Only a few weeks into his job, deputies responded on July 22 after Friend called and told dispatchers he feared for his life after receiving the ominous text message and hearing the gunshot, according to a probable cause affidavit.
Deputies escorted Friend to safety and took Koester into custody. The sheriff’s office found a loaded .38-caliber revolver at the winery, according to the affidavit. One round had been discharged.
Koester told deputies that Friend had harassed and terrorized her. Friend, in turn, showed law enforcement a string of threatening text messages from Koester, according to the affidavit, including one that said “no one is coming to save” him.
A third former employee, Anthony Reese, said Koester threatened to have him “taken care of” and recalled her repeatedly yelling at Friend. Reese said he wasn’t fully compensated for his work at the winery, either, though he was paid for some of it.
Tim Eppler, Koester’s public defender, did not respond to requests for comment. On Tuesday, both the winery’s phone number and Koester’s personal number appeared to be disabled. By Wednesday, the phone number listed for WindCrest on the winery’s website had changed.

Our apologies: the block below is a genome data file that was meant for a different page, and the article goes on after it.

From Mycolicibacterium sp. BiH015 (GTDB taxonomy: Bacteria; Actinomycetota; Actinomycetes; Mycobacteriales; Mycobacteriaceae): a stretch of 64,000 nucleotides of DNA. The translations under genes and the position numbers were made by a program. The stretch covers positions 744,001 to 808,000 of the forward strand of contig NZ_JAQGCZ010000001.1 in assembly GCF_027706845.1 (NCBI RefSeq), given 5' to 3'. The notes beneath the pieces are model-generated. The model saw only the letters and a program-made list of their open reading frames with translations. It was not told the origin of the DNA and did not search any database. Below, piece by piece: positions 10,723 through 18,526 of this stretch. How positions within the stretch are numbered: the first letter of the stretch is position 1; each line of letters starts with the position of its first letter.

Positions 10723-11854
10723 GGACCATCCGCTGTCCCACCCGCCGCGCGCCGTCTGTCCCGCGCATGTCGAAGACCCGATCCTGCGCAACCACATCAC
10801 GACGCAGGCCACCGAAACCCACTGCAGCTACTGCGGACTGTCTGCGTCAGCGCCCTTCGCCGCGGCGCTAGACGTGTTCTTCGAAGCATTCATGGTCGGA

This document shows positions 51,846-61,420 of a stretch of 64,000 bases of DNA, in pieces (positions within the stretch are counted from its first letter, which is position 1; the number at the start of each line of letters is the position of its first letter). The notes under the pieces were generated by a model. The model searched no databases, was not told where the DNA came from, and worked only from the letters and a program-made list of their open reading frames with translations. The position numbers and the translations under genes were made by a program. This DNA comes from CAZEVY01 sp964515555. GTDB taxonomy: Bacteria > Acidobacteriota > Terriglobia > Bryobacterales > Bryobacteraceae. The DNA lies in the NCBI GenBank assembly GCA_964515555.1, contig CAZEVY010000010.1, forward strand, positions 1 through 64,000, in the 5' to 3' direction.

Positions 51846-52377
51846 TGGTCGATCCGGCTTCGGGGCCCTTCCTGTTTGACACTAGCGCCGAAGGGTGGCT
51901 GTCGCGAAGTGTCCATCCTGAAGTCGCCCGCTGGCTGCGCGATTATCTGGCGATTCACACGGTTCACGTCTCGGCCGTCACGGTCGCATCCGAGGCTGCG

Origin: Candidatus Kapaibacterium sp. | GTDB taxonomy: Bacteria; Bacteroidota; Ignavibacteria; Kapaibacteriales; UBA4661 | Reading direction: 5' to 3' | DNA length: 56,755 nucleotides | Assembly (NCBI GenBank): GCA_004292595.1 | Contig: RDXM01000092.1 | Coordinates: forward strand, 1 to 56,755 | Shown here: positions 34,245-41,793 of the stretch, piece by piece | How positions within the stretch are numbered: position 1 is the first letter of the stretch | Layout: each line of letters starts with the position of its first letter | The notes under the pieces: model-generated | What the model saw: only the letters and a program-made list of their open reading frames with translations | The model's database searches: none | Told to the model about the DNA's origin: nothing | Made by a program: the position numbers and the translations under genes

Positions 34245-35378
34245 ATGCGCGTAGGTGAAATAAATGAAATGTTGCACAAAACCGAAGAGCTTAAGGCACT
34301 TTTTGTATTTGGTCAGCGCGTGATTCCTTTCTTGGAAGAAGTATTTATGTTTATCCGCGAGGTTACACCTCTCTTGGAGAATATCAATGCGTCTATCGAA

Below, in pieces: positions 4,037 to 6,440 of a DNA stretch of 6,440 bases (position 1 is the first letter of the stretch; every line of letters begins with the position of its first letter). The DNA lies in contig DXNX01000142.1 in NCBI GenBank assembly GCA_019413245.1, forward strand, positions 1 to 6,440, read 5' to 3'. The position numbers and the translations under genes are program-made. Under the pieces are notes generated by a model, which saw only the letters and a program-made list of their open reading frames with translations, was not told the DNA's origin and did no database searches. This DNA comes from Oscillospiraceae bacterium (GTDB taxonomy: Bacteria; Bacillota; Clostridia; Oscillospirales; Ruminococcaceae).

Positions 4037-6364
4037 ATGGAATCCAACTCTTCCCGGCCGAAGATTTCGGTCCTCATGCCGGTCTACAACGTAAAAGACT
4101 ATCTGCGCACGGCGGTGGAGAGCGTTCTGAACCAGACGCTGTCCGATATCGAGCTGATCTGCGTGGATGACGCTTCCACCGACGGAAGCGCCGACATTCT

Koester was taken to the Lancaster County jail but paid $1,000 of a $10,000 percentage bond and was released last week. She is scheduled to appear in Lancaster County Court on Aug. 31.
It’s unclear if she’s still set to buy WindCrest Winery, which is listed on several real estate sites as “under contract.”
Dale Lilyhorn, the property’s owner, declined to comment on the pending sale and whether Koester was still set to purchase the 34-acre site.
Friend, though, is still on the property, where on Tuesday he said he found a dead bird on his front porch that had been shot in the head — the latest threat against him, he said.
“They can drop the charges,” he said. “I just wish she’d pay me so I can get the f— out of here.”